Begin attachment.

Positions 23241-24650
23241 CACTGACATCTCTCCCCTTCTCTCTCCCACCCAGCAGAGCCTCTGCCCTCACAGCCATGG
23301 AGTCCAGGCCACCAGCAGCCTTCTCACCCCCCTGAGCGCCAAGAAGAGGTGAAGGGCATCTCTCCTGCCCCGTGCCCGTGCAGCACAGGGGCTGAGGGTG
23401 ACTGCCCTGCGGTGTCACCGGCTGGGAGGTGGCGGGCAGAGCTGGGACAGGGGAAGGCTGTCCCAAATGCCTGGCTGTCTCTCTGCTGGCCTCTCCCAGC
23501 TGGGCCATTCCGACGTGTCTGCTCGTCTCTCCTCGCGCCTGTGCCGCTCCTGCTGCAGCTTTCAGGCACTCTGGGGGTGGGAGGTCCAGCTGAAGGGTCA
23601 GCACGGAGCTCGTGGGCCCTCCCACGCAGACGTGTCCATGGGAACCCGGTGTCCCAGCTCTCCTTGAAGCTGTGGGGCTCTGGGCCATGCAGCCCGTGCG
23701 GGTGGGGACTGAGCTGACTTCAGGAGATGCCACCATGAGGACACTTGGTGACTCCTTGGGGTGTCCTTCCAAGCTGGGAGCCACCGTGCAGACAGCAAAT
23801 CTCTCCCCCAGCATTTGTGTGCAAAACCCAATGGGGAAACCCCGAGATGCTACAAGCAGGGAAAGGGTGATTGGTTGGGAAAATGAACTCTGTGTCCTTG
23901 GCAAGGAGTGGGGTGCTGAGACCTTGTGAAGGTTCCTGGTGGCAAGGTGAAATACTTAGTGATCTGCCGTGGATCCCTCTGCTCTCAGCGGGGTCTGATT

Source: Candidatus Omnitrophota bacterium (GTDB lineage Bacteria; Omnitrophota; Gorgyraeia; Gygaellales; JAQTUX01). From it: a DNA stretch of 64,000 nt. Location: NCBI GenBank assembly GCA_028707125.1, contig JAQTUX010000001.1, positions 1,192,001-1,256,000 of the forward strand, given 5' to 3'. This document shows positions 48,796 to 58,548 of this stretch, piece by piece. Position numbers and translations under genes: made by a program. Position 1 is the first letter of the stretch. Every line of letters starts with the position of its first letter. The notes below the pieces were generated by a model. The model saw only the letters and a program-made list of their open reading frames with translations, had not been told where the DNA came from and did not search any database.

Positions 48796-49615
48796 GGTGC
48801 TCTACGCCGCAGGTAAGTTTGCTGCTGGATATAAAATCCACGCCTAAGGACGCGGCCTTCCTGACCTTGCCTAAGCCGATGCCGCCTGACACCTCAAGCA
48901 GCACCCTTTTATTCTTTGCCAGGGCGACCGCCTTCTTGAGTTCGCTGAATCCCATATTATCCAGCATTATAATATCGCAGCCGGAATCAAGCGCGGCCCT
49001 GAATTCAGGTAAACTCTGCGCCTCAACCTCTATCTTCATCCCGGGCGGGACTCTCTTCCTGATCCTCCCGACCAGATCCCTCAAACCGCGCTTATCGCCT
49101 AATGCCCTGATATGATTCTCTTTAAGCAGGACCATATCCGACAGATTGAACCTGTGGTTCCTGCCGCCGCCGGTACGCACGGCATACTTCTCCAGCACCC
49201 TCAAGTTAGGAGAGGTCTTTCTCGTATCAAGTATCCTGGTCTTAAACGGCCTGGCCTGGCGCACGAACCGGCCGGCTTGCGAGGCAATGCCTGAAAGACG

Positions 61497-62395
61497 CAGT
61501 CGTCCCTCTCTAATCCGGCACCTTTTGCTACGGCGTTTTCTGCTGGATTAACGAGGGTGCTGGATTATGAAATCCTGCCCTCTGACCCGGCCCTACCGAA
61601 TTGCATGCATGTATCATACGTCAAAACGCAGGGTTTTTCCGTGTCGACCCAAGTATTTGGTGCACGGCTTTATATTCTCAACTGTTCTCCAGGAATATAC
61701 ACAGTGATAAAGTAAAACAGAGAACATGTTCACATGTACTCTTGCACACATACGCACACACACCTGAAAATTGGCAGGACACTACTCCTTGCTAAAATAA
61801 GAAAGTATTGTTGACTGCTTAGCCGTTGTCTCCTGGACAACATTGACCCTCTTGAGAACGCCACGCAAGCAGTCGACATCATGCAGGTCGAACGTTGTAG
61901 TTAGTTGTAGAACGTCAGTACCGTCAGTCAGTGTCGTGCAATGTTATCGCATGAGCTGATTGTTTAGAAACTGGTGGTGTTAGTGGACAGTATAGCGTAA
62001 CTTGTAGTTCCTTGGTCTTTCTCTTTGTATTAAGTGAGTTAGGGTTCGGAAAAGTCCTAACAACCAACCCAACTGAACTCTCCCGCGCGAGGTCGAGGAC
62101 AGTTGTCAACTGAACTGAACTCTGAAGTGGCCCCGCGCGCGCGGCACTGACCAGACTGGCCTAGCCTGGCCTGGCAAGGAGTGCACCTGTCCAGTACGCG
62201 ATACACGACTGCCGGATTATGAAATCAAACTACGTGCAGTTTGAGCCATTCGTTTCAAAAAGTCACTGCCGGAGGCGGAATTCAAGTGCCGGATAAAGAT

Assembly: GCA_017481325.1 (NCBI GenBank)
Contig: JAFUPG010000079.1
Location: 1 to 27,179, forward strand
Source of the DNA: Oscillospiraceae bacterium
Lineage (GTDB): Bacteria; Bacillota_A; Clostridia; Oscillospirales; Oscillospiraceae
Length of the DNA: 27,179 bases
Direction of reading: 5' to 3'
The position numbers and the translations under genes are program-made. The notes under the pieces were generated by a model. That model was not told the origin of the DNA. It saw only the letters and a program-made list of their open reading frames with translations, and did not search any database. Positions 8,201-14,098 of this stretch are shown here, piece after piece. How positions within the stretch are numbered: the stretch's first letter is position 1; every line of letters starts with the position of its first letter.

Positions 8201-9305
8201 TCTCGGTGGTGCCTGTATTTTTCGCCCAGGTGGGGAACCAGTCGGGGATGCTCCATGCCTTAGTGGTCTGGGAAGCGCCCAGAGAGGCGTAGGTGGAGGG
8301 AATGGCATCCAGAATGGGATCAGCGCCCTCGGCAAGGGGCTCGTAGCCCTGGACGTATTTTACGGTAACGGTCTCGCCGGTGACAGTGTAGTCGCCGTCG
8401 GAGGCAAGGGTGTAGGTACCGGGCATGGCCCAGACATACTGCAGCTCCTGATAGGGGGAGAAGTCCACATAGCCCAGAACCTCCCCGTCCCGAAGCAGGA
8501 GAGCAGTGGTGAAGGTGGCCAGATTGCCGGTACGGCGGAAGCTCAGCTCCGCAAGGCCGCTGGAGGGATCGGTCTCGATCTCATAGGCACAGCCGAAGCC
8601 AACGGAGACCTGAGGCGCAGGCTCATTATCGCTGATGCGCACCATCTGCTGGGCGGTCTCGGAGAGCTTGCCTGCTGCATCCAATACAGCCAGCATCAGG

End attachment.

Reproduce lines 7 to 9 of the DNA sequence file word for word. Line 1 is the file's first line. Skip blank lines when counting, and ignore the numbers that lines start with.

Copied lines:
23701 GGTGGGGACTGAGCTGACTTCAGGAGATGCCACCATGAGGACACTTGGTGACTCCTTGGGGTGTCCTTCCAAGCTGGGAGCCACCGTGCAGACAGCAAAT
23801 CTCTCCCCCAGCATTTGTGTGCAAAACCCAATGGGGAAACCCCGAGATGCTACAAGCAGGGAAAGGGTGATTGGTTGGGAAAATGAACTCTGTGTCCTTG
23901 GCAAGGAGTGGGGTGCTGAGACCTTGTGAAGGTTCCTGGTGGCAAGGTGAAATACTTAGTGATCTGCCGTGGATCCCTCTGCTCTCAGCGGGGTCTGATT